||Background and Aim: Rhipicephalus microplus (Rm) is one of the most problematic livestock tick species in the world. Its rapid propagation and resistance to acaricides make it control difficult in the sub-region and Benin particularly. The aim of this work was to check its presence in wildlife and to confirm the possible role of reservoir wildlife may play in the propagation of the parasite. This will help to design more efficient control strategy.
Materials and Methods: This study was conducted from February to March 2017 in the National Parks of Benin (Pendjari and W Park) and wildfowl’s assembly and selling point in Benin. Ticks were manually picked with forceps from each animal after slaughtering by hunters then stored in 70° ethanol. Collected ticks were counted and identified in the laboratory using the identification key as described by Walker.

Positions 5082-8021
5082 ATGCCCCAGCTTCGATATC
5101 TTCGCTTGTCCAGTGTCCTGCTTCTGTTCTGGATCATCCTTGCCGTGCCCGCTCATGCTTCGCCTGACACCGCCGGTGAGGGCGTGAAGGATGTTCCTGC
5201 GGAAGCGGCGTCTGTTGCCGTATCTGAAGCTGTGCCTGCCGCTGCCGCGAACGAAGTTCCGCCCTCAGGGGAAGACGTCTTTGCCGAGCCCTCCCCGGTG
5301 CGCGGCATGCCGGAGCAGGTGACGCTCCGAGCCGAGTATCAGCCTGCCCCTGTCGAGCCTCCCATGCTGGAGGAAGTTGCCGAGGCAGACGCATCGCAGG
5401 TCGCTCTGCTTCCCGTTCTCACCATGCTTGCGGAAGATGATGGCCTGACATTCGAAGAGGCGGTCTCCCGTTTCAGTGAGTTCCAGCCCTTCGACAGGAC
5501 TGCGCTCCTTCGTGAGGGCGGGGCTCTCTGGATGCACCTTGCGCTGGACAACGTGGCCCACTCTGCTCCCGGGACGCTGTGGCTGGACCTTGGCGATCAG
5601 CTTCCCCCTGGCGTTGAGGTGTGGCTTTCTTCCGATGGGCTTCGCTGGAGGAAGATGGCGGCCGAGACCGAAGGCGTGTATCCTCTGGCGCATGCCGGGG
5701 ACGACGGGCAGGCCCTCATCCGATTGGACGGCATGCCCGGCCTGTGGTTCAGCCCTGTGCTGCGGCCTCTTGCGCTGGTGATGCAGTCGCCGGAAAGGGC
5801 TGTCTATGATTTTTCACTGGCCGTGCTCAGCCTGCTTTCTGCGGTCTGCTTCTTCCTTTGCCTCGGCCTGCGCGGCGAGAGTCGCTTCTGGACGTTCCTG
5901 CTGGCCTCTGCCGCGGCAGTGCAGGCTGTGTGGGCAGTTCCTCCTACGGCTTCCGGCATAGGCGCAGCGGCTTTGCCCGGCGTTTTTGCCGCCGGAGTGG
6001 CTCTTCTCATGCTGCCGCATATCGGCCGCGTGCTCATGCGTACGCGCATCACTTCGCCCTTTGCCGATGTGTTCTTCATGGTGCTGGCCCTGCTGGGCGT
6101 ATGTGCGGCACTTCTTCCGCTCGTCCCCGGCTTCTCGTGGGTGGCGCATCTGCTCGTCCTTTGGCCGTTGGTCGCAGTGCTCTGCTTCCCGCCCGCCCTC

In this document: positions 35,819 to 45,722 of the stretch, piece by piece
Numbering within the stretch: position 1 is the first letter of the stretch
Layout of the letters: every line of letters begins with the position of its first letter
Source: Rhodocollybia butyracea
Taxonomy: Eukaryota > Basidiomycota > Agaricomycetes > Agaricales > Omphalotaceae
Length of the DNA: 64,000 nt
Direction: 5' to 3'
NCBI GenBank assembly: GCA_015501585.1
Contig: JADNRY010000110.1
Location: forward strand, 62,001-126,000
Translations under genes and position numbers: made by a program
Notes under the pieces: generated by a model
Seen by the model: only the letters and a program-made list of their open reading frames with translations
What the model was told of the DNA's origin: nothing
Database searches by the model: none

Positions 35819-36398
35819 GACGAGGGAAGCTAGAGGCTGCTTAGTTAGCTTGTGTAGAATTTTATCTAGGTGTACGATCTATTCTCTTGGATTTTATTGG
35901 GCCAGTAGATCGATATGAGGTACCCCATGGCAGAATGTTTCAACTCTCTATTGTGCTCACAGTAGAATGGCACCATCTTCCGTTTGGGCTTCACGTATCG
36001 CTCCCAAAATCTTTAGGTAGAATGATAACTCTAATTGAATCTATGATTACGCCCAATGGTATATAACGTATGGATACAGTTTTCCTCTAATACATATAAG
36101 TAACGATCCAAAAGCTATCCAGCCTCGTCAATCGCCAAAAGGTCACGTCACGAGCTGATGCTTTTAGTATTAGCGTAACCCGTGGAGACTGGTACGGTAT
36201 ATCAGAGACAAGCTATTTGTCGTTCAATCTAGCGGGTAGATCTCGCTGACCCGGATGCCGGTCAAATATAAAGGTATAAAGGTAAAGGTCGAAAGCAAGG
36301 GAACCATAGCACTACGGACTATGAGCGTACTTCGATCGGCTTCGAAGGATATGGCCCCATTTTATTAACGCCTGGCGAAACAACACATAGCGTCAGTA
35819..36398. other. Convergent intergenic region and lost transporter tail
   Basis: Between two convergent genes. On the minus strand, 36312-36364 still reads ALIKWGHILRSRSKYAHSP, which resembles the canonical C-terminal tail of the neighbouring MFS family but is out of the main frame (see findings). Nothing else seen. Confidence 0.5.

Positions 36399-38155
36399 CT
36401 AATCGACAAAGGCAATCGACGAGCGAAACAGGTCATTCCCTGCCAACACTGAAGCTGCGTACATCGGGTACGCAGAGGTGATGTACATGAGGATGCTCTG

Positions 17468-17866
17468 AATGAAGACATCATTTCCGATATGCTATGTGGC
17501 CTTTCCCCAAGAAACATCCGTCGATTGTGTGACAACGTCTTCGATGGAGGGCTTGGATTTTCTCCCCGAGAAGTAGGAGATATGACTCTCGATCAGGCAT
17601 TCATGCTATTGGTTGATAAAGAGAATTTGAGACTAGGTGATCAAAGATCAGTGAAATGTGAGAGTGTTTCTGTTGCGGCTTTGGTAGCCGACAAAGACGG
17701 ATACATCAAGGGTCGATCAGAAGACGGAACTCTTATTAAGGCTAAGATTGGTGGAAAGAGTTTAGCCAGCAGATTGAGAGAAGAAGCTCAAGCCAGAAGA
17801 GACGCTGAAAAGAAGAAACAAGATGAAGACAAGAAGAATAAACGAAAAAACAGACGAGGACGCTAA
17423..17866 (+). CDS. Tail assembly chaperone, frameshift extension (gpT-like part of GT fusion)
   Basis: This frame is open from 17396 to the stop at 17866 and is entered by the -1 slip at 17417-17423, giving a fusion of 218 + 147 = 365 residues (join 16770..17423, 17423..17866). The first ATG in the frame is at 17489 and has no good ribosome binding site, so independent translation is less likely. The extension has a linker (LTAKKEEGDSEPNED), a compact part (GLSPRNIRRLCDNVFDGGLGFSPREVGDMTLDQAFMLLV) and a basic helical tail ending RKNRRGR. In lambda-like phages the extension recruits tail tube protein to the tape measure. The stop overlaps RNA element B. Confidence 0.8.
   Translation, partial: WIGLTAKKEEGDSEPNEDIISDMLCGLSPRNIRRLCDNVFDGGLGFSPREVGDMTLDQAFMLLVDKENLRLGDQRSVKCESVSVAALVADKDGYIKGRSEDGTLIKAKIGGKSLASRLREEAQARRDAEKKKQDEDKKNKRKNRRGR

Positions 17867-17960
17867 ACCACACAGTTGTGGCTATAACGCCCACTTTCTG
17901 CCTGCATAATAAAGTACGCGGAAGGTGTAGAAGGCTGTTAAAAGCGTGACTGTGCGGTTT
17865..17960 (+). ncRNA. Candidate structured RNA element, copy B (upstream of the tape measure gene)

Results: Overall, seven species of ticks (Amblyomma variegatum, Boophilus decoloratus, Rm, Boophilus
spp., Hyalomma spp., Rhipicephalus sanguineus, Rhipicephalus spp.) were identified on nine wild animal species sampled (Cane rat, wildcat, Hare, Doe, Cricetoma, Buffalo, Buffon Cobe, and Bushbuck and Warthog). The average number of ticks varies from 3 to 6 between animal species, 3 to 7 between localities visited, and 2 to 5 between tick species. However, these differences are statistically significant only for localities. Considering tick species and animal species, the parasite load of Rm and Rhipicephalus
spp. is higher; the buffalo being more infested. The analysis of deviance reveals that the abundance
of ticks observed depends only on the observed localities (p>0.05). However, the interactions between animal species and localities on the one hand and between animal and tick species on the other hand, although not significant, have influenced the abundance of ticks as they reduce the residual deviance after their inclusion in the model.
Conclusion: This study reported the presence of Rm in wildlife of Benin and confirmed its role in the maintenance and spread of the parasites. It is, therefore, an important risk factor that we must not neglect in the epidemiological surveillance and ticks control strategies in the West African sub-region and particularly in Benin.